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According to CIE color space and relation of RGB with XYZ, we can express

$$ R = \int_0^\infty I(\lambda)r(\lambda)d\lambda $$$$ G = \int_0^\infty I(\lambda)g(\lambda)d\lambda $$$$ B = \int_0^\infty I(\lambda)b(\lambda)d\lambda $$

where $r(\lambda),g(\lambda),$ and $b(\lambda)$ are the corresponding color matching functions and $I(\lambda)$ is spectral intensity function.

Now, I am trying to calculate RGB values of hyperspectral image captured by hyperspectral camera. And from the hyperspectral image, I can get spectral intensity values between 0 - 65535. But I am not sure about unit or range of the intensity function $I(\lambda)$ above. Is it values between 0 - 1?

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2 Answers 2

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You are probably working not with CIE RGB, but CIE XYZ, so these are properly denoted the XYZ tristimulus values, not RGB. Their absolute values do not matter if you want to determine the chromatacities ("color", as we commonly understand it), because you take the ratio of the components to their sum.

Once you have the XYZ tristimulus values or xy chromaticities, you can convert to something like sRGB to yield usable RGB values. You might need to scale the result to 0-255.

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  • $\begingroup$ There are colour matching functions for RGB too, actually. So you have two ways to go about the conversion. (a) integrate using the XYZ colour matching functions to get XYZ and then convert XYZ to RGB, or (b) integrate using the RGB colour matching functions to get RGB. But either way, what you get is linear RGB, so you do still need to do a conversion to sRGB if the image format you're using requires that. Some do support linear. $\endgroup$
    – Hakanai
    Apr 27, 2022 at 1:44
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I think there's two parts to this question.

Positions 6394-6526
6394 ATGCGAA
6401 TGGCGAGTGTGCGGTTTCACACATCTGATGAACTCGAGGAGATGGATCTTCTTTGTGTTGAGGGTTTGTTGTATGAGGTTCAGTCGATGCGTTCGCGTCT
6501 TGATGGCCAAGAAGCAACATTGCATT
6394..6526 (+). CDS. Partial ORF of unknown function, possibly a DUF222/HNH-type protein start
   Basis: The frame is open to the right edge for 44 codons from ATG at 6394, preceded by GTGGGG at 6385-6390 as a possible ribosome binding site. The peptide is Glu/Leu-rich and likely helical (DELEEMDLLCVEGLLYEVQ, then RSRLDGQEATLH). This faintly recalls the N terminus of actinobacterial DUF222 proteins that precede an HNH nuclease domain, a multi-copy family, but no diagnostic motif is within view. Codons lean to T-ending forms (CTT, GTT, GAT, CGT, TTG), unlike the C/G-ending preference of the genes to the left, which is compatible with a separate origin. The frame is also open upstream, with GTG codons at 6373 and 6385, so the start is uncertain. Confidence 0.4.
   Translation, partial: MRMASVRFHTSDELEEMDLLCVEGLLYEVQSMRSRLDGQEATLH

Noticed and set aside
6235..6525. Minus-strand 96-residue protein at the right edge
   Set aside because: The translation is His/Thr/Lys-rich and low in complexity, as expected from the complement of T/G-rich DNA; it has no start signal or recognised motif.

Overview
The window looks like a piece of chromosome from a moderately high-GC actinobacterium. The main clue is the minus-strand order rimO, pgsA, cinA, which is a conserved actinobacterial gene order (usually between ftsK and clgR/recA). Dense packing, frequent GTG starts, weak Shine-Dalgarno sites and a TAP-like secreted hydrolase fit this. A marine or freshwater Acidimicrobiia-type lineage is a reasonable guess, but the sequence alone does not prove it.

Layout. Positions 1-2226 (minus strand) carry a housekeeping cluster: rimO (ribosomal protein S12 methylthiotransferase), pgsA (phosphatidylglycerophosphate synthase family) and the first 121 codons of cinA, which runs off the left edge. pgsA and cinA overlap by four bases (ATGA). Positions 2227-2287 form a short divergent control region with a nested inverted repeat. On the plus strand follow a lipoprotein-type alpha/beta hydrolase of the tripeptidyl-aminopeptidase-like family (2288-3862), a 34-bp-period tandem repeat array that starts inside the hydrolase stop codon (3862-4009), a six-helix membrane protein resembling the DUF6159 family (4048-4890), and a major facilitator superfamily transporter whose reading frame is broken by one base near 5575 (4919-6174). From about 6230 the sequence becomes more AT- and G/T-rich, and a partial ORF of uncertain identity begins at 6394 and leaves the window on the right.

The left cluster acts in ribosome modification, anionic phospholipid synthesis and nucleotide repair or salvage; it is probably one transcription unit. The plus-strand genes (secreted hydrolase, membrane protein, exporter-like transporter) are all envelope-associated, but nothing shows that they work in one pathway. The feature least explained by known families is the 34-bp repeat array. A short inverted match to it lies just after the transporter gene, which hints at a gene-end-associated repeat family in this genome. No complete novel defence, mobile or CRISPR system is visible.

Part 1. What units is $I(λ)$ in?

Usually $I$ (spectral radiance) is in watts per steradian per square metre per metre, or sometimes watts per steradian per square metre per nanometre, since often nanometres are being used for the wavelength.

When you integrate that with respect to $λ$, you then end up with watts per steradian per square metre.

Beyond that, for RGB at least, I'm not sure what happens.

When you're using the XYZ colour matching functions, you usually multiply by a factor of 683 lumens per watt, so the result ends up being lumens per steradian per square metre, which is the same as candela per square metre, which is sometimes called a nit. This makes sense when you consider that the Y in XYZ is the luminance. (Now, whether X and Z can also be considered to be in nits, is another question...)

Part 2. How do I interpret hyperspectral camera data?

There's two parts for this.

First, you say you have values in range 0-65535. Yes, you do start by scaling that to 0.0~1.0, by dividing by 65535.0.

Second, if the images were actually capturing and recording spectral radiance, then you have to find some maximum value to consider the peak and scale the values to that.

If the images were actually capturing spectral reflectance, which was the case for at least one such hyperspectral image set I came across, you also have to multiply through by an illuminant function like D65, to get the spectral radiance. And you'll probably still have to arbitrarily scale the result you get, because the units for the illuminant function are arbitrary as well. It's kind of annoying to have to do this illuminant multiplication, but one benefit it does give you is that you can simulate different lighting conditions for the scene by switching illuminants in the calculation.

This all assumes that it's just a set of images which you obtained from someone else who wasn't rigorous enough to document their units. If it's a camera you own, you might find that the documentation or perhaps the image metadata contains the information you are missing.

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